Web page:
John Surman, John McLaughlin, Dave Holland, Karl Berger, Stu Martin – Where Fortune Smiles

Style: Free Jazz, Avant-Garde Jazz

Vibe: Triumphant, Energetic, Epic, Exploratory, Loose, Spiritual, Suspenseful, Angular, Chaotic

Musical Attributes: Polyphonic, Progressive, Complex, Dissonant, Dynamic, Technical, Acoustic, Improvisation (Collective, Thematic), Instrumental

Fontanelle – Vitamin F

Fontanelle’s Vitamin F feels heavily indebted to the dense, psychedelic grooves of Bitches Brew and the Mwandishi albums, and while it doesn’t quite reach the majestic heights of those legendary records, it’s definitely a worthwhile slab of wax for fans of polyrhythmic funk, winding improvisations, and spacey keyboard atmospheres.

Dave Harrington Group – Pure Imagination, No Country

Innovative guitarist and producer Dave Harrington (Darkside) uses his latest record to explore the outer reaches of improvisation and compositional post-production. Pure Imagination, No Country is jazz-rock fusion stripped of its retro connotations—fusing hard grooves, free flights of collective improvisation, and futuristic ambience to create something that is at turns atmospheric and in your face.

Recommended for fans of Bill Frisell, Terje Rypdal, or Jaga Jazzist

Makaya McCraven – Universal Beings

Released in 2018 on International Anthem Recording Co. Format: LPx2

Herbie Hancock – Mwandishi

Released in 1971 on Warner Bros. Format: LP, white label promo

Herbie Hancock – Crossings

Releases in 1972 on Warner Bros. Records Format: LP

Soft Machine – Third

Pulling away from the jazzy psych-pop of their first two albums, Soft Machine gears towards sprawling sidelong compositions of spacey prog infused with thematic jazz fusion improvisations, compositional edits, and heavy doses of experimental post-production (Click for Full Review)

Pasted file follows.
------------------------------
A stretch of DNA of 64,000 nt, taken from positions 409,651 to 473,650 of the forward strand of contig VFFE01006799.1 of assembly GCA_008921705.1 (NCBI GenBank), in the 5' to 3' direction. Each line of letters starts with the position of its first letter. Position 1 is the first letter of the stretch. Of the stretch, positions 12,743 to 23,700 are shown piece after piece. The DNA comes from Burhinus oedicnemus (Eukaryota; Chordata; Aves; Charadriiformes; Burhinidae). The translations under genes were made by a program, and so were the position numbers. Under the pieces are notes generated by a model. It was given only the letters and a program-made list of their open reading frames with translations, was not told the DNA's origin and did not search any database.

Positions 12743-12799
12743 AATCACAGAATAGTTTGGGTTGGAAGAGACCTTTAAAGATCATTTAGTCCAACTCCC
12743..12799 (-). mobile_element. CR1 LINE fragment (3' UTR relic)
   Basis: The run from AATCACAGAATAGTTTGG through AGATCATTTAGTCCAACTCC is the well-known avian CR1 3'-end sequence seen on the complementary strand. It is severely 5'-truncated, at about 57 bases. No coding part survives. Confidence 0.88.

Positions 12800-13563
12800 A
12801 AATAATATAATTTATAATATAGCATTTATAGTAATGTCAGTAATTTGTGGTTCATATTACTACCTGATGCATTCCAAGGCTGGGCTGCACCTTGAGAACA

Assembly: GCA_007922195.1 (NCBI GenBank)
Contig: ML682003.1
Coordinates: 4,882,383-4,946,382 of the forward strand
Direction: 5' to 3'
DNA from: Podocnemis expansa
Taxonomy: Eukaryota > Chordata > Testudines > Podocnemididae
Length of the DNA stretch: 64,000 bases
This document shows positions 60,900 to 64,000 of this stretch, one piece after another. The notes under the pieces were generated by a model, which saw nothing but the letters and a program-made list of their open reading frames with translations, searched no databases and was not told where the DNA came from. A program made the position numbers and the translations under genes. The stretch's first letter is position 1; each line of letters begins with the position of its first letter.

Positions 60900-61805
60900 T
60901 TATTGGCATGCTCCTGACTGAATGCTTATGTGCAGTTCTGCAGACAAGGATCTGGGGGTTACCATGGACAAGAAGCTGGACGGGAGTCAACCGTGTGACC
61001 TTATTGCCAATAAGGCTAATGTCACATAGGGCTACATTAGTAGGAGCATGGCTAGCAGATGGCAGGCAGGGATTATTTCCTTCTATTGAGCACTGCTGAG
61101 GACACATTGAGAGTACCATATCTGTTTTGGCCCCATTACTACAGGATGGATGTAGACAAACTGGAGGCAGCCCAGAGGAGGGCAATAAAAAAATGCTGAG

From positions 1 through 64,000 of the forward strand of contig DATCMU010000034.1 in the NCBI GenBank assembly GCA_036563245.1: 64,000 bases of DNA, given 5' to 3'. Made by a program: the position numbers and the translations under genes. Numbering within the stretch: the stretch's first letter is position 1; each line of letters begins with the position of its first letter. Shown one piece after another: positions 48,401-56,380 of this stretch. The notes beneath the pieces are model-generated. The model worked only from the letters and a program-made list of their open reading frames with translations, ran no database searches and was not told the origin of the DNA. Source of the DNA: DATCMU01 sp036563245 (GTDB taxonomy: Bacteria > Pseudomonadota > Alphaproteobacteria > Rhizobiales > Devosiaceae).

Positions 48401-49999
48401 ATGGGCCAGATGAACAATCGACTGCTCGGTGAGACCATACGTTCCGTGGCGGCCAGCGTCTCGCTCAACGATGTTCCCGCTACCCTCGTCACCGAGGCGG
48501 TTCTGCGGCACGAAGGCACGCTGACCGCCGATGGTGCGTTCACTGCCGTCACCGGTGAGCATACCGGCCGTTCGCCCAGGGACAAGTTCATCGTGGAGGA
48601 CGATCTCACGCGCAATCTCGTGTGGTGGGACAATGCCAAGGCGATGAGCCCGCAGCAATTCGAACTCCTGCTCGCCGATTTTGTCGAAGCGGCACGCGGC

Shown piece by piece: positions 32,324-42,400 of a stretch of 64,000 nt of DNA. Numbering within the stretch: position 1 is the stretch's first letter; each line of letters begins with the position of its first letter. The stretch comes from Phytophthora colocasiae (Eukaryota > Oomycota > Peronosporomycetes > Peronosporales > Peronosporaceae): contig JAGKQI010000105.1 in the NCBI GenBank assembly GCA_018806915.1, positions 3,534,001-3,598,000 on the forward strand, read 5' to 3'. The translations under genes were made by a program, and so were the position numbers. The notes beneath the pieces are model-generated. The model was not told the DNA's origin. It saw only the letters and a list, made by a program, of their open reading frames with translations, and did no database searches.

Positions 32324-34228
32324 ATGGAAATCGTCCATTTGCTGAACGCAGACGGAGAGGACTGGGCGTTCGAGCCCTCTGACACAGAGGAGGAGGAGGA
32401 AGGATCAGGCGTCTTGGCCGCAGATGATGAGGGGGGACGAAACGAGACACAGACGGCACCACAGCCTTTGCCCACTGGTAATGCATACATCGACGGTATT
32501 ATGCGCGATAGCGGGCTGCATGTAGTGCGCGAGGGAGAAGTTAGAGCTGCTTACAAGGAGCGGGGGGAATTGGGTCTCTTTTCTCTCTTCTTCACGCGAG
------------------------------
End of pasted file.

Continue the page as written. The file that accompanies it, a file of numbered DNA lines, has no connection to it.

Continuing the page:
Eberhard Weber – The Colours of Chloë

The German upright bassist and composer is joined by a jazz quartet, cello ensemble, and choir for a colorfully complex album of atmospheric improvisation, progressive structures, and sweeping orchestral arrangements, with occasional segments of groovy fusion or synthesizer spaciness, all draped in the warm, reverbed production ECM albums are known for.

Idris Ackamoor & the Pyramids – An Angel Fell

An Angel Fell is a call to action for protecting and healing our planet, using folklore, group vocals, uplifting themes, deep grooves, and expressive improvisations to deliver the message. While not as wild and loose as the dense free jazz the Pyramids made back in the 70s, this record is an organic and vibrant fusion of spiritual jazz, dub, and Afrobeat that will give fans of musical geniuses such as Sun Ra, King Tubby, Fela Kuti, and Pharoah Sanders plenty to vibe to.

Miles Davis – Bitches Brew

Recorded August 19-21, 1969 Originally released in 1970 on Columbia Records 2008 Legacy Pressing Format: LPx2

Miles Davis – Get Up With It

This fantastic compilation album consists of 2 hours of unreleased recording sessions ranging from 1970 to 1974. Despite some incohesiveness, this release contains some of the most exciting, creative and uncategorizable music of Miles’ career.

Julian Priester Pepo Mtoto – Love, Love

I highly recommend this album to fans of the innovative and exploratory period of jazz fusion of the early 70’s, where electric instrumentation, funk rhythms, experimental production techniques, and spacey synthesizers met the improvisation, freedom, and uplifting soul of the spiritual jazz of the 60’s. Herbie Hancock’s Mwandishi trilogy, Miles Davis’ Bitches Brew, Weather Report’s first LP are good touchstones, but this album truly offers something unique.

Flying Lotus – You’re Dead

A psychedelic, transcendent fusion of hip-hop, jazz, prog, and IDM meant to simulate the cosmic experience of death. Featuring Kendrick Lamar, Thundercat, Herbie Hancock, Kamasi Washington, Snoop Dogg, and others..,